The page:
This has just been forwarded to me. It’s from an internal talk at a British university, designed to somehow help staff. I’m still picking my jaw up off the floor.
Wives, strippers, professional services: using experiential
pedagogy, cultural studies, and institutional metaphor.
Placed in a context of pedagogical and educational development and higher education institutional management theory, the film The Full Monty offers a way into understanding the relationship and possible potentials of professional services staff in the university. Using a cultural studies and experiential learning approach, how does the metaphor of strippers and wives help understand the ways in which professional services staff can engage with both academic staff and students? What do professional services staff ‘do’ in universities?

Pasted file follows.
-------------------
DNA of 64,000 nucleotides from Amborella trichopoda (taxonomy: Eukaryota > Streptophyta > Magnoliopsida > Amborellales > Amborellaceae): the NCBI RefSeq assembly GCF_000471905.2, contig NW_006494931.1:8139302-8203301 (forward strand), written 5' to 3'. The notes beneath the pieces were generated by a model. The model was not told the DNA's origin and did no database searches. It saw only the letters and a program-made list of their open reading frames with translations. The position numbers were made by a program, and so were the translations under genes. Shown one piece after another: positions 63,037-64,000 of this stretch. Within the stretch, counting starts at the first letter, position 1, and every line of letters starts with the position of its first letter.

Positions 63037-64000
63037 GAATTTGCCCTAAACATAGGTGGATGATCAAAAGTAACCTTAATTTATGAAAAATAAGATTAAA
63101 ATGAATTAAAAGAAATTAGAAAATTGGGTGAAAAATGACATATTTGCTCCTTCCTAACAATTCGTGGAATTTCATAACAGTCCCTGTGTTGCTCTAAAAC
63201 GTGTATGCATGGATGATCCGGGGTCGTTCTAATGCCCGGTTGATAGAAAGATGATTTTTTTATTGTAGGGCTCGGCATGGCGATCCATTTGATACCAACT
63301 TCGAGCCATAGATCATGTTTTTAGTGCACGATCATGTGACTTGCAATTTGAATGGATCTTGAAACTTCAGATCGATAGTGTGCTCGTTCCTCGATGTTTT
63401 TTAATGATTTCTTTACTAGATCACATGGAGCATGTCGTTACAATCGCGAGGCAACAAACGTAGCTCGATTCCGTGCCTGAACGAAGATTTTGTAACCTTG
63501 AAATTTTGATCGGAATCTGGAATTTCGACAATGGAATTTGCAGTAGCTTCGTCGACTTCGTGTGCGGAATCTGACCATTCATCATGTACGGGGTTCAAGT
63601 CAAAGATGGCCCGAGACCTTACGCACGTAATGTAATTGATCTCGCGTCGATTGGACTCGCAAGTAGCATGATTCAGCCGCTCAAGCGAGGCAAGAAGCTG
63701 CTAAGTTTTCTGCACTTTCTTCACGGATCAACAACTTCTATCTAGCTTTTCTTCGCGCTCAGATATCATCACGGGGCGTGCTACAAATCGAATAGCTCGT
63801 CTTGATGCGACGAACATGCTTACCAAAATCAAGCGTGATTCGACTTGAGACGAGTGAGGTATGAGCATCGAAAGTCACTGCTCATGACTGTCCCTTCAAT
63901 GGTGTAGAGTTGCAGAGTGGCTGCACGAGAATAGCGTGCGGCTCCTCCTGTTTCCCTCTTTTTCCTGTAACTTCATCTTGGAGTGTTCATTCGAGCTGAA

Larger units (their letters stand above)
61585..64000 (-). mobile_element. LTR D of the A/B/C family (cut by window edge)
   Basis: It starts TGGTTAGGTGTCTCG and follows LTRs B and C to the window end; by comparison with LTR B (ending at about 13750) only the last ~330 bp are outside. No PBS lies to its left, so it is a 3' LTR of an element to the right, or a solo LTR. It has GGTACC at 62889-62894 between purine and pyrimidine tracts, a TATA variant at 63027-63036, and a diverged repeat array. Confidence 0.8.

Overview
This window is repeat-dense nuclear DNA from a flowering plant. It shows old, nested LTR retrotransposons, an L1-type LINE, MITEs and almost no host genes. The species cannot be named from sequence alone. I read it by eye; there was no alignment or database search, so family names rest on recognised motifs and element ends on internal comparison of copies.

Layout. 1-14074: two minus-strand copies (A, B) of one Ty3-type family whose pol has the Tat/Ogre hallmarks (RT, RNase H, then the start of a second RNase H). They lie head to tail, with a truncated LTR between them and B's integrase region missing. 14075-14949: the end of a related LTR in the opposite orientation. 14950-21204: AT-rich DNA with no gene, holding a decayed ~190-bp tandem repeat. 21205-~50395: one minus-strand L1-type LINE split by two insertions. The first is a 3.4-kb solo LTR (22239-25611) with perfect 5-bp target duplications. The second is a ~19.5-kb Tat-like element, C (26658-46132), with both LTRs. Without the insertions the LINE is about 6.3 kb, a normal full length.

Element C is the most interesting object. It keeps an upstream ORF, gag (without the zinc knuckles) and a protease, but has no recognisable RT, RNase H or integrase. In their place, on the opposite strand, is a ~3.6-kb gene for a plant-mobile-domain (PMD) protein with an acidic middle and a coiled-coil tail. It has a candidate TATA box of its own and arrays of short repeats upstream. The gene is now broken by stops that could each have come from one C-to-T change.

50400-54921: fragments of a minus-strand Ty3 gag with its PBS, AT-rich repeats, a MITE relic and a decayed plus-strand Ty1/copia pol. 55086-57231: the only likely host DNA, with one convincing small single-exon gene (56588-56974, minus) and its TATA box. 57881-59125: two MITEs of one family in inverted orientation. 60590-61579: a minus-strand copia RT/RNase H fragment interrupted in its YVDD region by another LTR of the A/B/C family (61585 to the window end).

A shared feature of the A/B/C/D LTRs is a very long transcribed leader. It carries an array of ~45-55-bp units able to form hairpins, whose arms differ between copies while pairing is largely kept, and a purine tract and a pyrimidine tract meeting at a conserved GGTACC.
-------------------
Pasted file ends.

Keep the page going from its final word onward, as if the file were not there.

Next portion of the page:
One can as easily begin by asking the question what wives and strippers do? What is the purpose of pursuing this type of inquiry in the first place? Come to the paper, find out the reasoning behind this and give your own opinions. The discussion will focus on typologies and approaches to professionalization of administrative/educational development approaches (rather than focussing on a discussion of gender/sexuality in university hierarchies). This will be placed in the context for academic staff to move away from styles of teaching which transfer knowledge to those which engage with students collaboratively and encourage the learning process; what then is the parallel process and shift for professional services staff?
I’m not sure which is my favourite bit. Maybe the line about not being about gender and sexuality. But overall it’s got to be the general thought that considering what strippers– and wives!– do will help lecturers to develop a new teaching style. And help us to understand what professional services staff do in universities. Wow.